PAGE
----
It would be a cliché to say that "money doesn't buy happiness," and it's often a pretty difficult one to believe (especially for people who don't have any money to give it a try). Money can buy a lot of other things, but perhaps most importantly it buys not having to worry about money, which has been one of the number 1 stressors for regular people since the invention of money. So it's easy to assume that rich = happy, but Chinese tech billionaire Jack Ma says he was happier as a young man making just 12 bucks a month than he is as the second richest man in China.
At a recent Economics Club of New York luncheon, Jack Ma referred to his time as an English teacher in his Hangzhou hometown as the "best life I had," despite the fact that he was making microscopic money compared to his later fortunes. That was back in 1988, right after Ma graduated college, and given how often he's talked about this period in nostalgic tones you've got to believe there's something to it, and that maybe there are days when Ma really does wish he wasn't a billionaire. One of Ma's big qualms with membership in the billionaires' club is the "responsibility" that money brings:
"If you have less than $1 million, you know how to spend the money. [At] $1 billion, that's not your money…The money I have today is a responsibility. It's the trust of people on me."
Ma went on to say that as a billionaire, he feels obligated to allocate a certain amount of his financial resources "on behalf of society," which admittedly isn't a problem for someone just barely scraping by from paycheck to paycheck. Maybe Warren Buffett came by Ma's mansion one too many times with a copy of his "Giving Pledge" and the guy finally snapped. To his credit, though, he has acted on that obligation in the past, pledging 0.3 percent of Alibaba Group's annual revenue to the cause of environmental restoration and sustainability – and when you remember just how much money this company is worth, that starts to sound like a lot of money.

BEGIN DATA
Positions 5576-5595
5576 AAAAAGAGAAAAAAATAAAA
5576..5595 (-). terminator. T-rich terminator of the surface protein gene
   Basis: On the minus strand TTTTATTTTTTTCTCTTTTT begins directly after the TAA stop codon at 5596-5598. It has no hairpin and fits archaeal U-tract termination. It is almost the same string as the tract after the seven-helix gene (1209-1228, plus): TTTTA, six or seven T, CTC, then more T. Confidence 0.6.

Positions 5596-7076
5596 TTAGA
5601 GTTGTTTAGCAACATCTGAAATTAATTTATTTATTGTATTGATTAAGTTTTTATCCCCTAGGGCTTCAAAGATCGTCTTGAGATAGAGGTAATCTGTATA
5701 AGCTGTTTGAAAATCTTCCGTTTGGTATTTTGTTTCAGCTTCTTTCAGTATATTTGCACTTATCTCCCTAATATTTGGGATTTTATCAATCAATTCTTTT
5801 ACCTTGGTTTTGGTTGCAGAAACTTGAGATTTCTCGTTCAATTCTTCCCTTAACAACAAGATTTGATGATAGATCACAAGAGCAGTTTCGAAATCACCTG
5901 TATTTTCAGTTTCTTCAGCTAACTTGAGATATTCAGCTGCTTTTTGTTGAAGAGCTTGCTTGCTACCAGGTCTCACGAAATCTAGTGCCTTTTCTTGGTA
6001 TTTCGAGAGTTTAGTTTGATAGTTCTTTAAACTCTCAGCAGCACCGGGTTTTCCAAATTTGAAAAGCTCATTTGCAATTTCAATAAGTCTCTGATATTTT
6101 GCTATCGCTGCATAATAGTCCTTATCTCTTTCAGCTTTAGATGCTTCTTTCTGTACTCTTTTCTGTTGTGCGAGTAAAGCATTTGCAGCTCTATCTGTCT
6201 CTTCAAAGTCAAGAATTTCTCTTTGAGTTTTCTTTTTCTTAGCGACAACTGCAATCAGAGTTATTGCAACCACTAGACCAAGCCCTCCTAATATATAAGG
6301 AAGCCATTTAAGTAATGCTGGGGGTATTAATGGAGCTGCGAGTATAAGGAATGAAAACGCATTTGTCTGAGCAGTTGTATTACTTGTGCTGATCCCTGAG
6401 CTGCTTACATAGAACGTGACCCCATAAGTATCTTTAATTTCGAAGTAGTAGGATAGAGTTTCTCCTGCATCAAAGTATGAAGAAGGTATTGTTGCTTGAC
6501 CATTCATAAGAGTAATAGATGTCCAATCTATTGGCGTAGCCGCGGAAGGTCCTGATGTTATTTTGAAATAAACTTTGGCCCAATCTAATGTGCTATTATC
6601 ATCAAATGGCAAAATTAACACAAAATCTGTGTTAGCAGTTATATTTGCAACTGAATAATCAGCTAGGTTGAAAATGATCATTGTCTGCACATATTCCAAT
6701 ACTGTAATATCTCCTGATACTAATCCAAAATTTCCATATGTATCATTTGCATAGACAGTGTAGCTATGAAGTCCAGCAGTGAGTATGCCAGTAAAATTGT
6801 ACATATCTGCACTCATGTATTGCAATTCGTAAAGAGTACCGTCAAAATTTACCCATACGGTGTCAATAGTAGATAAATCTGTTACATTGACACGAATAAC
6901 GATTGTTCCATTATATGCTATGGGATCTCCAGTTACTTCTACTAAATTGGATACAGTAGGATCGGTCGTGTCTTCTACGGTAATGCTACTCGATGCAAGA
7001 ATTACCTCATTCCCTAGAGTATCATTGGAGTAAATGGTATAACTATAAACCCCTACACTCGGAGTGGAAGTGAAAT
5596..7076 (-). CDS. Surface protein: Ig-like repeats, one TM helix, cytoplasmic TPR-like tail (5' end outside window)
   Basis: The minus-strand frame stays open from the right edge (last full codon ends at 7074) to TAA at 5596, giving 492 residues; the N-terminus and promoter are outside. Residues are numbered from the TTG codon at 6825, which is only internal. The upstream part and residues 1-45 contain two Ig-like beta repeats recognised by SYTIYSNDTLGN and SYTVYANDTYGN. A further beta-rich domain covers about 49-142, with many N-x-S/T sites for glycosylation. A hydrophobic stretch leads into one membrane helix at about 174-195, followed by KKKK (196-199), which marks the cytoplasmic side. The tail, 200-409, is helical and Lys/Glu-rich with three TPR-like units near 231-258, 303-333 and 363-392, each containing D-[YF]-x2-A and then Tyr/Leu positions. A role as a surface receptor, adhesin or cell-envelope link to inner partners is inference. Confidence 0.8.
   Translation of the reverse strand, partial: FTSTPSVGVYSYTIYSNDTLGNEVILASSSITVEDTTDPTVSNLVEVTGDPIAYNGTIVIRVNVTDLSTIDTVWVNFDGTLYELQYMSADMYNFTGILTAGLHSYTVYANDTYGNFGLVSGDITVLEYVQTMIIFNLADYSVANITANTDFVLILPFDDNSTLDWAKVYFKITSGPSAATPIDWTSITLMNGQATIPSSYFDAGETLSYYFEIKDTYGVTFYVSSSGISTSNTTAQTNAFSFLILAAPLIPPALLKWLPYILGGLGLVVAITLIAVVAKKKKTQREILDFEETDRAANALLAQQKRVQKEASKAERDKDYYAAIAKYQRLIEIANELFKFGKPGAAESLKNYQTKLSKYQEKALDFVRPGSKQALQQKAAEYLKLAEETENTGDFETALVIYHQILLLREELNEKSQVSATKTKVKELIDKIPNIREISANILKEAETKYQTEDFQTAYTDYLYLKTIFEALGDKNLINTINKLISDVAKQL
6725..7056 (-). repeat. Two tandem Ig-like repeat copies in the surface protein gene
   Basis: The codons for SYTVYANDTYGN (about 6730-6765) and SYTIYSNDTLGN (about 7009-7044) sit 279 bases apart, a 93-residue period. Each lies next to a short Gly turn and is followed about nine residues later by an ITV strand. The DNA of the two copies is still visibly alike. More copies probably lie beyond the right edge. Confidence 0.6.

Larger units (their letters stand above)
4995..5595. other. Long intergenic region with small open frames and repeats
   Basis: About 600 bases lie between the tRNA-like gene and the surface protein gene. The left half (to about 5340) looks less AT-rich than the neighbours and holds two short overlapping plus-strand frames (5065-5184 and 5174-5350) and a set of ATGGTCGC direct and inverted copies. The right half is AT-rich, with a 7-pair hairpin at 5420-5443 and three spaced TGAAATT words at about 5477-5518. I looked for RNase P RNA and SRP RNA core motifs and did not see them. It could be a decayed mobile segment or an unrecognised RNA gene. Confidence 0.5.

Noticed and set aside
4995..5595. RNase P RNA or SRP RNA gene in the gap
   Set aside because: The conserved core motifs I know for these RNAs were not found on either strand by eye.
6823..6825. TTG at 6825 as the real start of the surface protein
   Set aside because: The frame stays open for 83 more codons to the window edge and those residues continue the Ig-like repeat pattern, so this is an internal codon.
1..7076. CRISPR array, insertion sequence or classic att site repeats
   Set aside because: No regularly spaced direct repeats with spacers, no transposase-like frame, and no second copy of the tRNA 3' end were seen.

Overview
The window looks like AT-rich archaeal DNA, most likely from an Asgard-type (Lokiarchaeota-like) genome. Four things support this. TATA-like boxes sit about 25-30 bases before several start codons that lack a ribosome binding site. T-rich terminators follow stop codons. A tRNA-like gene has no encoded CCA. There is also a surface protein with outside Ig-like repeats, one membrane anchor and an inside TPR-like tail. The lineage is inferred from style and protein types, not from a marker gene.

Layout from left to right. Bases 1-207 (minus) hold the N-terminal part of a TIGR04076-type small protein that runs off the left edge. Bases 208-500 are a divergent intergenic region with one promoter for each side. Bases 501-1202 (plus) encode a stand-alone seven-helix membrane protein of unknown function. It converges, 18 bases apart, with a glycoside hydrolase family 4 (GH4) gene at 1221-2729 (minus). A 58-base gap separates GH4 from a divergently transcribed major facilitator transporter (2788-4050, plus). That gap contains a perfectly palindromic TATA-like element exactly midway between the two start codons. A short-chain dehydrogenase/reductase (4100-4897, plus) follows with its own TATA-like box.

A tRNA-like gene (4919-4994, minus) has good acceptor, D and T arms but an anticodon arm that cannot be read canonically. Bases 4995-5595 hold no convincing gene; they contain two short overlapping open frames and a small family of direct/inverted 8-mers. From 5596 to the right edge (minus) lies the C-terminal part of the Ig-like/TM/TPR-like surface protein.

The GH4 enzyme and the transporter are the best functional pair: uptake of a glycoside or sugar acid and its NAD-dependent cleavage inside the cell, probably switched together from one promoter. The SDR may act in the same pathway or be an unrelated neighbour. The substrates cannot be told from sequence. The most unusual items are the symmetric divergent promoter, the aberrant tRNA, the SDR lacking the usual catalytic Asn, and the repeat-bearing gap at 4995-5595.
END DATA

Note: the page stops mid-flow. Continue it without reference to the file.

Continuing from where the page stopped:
In a previous interview on the subject of Ma's happiness when he was just a broke English teacher compared to his happiness now as the second richest man in China, Ma further demarcated the line where being rich goes from being cool to being a drag. With a million dollars in the bank, according to Ma, you can count yourself "lucky," but if your luck keeps going and that wealth grows to $10 million, that's where your troubles begin.
Of course, we all know that talking the talk and walking the walk are two different things, and following the $25 billion IPO of Jack Ma's Alibaba Group in September, Ma shows no signs of going back to his old $12 a month salary. And even if he did, his net worth of just under $30 billion would still take a lifetime to dwindle down to "not rich" levels, so hopefully he'll find a way to soldier on given the circumstances.